Informant’s face-to-face interview reversed by justices on identity concerns

An order requiring a confidential informant to undergo a face-to-face interview with defense counsel has been reversed by the Indiana Supreme Court, which found that an individual’s identity would be inherently revealed through their physical appearance at such an interview.

In State of Indiana v. Justin Jones, 21S-CR-00050, Justin Jones was charged in Marion Superior Court with Level 2 felony burglary, Level 3 felony counts of robbery, criminal confinement and kidnapping as well as Level 5 felony kidnapping and Level 6 felony auto theft.

A confidential informant who had specific information about a home invasion and possible subjects provided information to officers who were investigating the robbery and assault of a woman in her home, leading to Jones’ charges.

The Marion Superior Court, following three failed attempts at questioning the CI in a manner that protected the informant’s identity, ordered the state to produce the CI for a face-to-face interview with Jones’ counsel. The Indiana Court of Appeals affirmed the order on appeal, finding that Jones had met his burden to demonstrate that the CI had information relevant and helpful to his defense or necessary for a fair trial.

But Indiana Supreme Court justices disagreed in a Tuesday decision, holding that an informant’s identity is inherently revealed through their physical appearance at a face-to-face interview.

“Thus, when a defendant requests such an interview—as Justin Jones did here—the State has met its threshold burden to show the informer’s privilege applies. And because the trial court did not apply the established balancing test before ordering disclosure, we reverse and remand,” Chief Justice Loretta Rush wrote for the unanimous bench.

In agreeing with the state, the justices concluded that the trial court should have employed the established balancing test to determine whether an exception to the confidential informer’s privilege was warranted.

“The situation before us, though, is markedly different from that in Beville v. State, 71 N.E.3d 13, 21 (Ind. 2017),” the high court wrote. “Unlike the video of the controlled buy, Jones’s requested face-to-face interview with the CI ‘would obviously reveal’ the CI’s identity, as the interview would disclose physical appearance, which is tantamount to an informant’s identity.”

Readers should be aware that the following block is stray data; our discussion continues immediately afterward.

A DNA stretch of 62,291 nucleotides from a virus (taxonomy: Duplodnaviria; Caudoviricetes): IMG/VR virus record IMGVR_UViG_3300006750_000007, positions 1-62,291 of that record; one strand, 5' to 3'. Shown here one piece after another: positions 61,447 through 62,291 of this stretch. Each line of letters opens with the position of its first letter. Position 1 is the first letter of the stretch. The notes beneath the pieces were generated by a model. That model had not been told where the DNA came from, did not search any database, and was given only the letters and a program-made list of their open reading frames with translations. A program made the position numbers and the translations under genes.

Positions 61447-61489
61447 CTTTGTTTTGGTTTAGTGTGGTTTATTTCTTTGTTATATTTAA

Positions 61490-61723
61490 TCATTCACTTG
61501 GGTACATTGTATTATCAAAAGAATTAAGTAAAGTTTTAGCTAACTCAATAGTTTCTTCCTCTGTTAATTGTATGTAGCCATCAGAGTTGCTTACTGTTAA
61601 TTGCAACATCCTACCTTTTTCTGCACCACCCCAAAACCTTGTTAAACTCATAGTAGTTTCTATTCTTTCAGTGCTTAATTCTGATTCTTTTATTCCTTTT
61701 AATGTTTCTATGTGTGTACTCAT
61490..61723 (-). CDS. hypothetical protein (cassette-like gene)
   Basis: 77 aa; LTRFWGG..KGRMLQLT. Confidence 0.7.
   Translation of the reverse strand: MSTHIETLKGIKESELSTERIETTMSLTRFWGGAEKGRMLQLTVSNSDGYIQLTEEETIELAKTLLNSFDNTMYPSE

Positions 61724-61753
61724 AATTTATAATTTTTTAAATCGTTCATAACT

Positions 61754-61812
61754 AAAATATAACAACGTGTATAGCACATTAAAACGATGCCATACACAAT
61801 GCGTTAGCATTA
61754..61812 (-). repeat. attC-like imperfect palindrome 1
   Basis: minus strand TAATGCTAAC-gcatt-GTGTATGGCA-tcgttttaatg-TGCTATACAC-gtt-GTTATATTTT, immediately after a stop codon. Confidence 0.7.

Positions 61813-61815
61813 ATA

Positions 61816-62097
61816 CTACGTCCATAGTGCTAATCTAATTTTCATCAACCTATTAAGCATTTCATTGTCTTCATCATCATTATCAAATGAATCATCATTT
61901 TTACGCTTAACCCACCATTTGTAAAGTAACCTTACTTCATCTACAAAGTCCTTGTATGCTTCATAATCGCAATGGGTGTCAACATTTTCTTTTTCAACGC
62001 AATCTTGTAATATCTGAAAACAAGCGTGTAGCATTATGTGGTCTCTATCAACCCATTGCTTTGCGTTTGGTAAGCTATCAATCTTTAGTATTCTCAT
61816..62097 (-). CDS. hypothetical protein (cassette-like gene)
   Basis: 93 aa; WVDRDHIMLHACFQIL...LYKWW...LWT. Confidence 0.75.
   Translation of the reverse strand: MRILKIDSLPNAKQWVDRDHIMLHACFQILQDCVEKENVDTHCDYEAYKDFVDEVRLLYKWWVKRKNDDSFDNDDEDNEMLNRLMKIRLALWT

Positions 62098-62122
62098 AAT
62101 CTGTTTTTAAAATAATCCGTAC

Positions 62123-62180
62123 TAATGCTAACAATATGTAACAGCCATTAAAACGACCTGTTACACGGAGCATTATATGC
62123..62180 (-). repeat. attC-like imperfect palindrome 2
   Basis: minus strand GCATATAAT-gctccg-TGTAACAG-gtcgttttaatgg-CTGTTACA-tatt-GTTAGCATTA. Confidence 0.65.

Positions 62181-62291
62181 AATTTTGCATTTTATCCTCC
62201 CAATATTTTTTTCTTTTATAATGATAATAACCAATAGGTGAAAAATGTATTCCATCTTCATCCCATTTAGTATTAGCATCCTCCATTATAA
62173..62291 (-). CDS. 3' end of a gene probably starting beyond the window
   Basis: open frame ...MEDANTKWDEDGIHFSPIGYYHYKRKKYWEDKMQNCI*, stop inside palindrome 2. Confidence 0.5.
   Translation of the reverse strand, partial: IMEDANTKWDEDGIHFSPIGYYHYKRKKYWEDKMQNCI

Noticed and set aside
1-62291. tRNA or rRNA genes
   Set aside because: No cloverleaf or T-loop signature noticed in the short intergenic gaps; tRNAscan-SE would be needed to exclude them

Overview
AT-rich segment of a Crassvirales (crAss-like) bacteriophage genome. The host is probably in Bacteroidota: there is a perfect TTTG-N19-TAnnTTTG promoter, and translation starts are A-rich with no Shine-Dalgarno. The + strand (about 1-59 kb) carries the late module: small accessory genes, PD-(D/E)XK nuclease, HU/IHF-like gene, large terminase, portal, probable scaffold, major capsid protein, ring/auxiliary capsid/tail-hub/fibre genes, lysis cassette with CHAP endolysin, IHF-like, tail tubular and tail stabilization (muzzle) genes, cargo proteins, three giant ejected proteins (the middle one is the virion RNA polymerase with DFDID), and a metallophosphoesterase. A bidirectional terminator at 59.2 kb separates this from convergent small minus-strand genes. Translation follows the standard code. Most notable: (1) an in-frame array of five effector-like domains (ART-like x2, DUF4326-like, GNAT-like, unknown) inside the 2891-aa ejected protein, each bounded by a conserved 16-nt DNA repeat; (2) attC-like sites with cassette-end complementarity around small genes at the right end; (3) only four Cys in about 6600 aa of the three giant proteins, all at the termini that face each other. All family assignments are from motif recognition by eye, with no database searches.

Justices then rejected Jones’ assertions that such a showing was insufficient to trigger the privilege and that the state must establish a recognition standard. They pointed out that proving recognition would be an impossible burden for the state to meet.

“Second, an interviewer’s recognition of a CI would depend on that CI’s personal characteristics. And it would be arbitrary to apply this privilege to people with distinct physical characteristics, making them more easily recognizable, but not to others who have less identifiable features,” the high court wrote.

Lastly, it noted that such a standard would vary based on geographical areas, like packed cities as compared to less populous rural communities.

On a final note, the justices reminded Jones that modern technology “offers plenty of ways to interview a CI without the meeting being face-to-face” through phone applications and camera filters.

“In an age where an attorney can appear in a Zoom court hearing as a cat, the State and defendants can certainly work together to provide the information necessary for a full defense without revealing a CI’s physical appearance and, thus, identity,” Rush wrote.

The high court went on to note that once the informer’s privilege is triggered, the burden shifts to the defendant to show why disclosure is warranted and that a trial court must then engage in a balancing inquiry.

“Here, however, nothing in the record suggests the trial court engaged in the appropriate balancing inquiry when ordering a face-to-face interview,” it wrote. “Rather, the trial judge explained he had known defense counsel for a long time and trusted counsel was ‘looking for something real.’ The judge added that ‘I’d be curious, too,’ and so decided to ‘let him talk to the guy, let him find out what he can find out.’ But, as explained above, this is not sufficient.”

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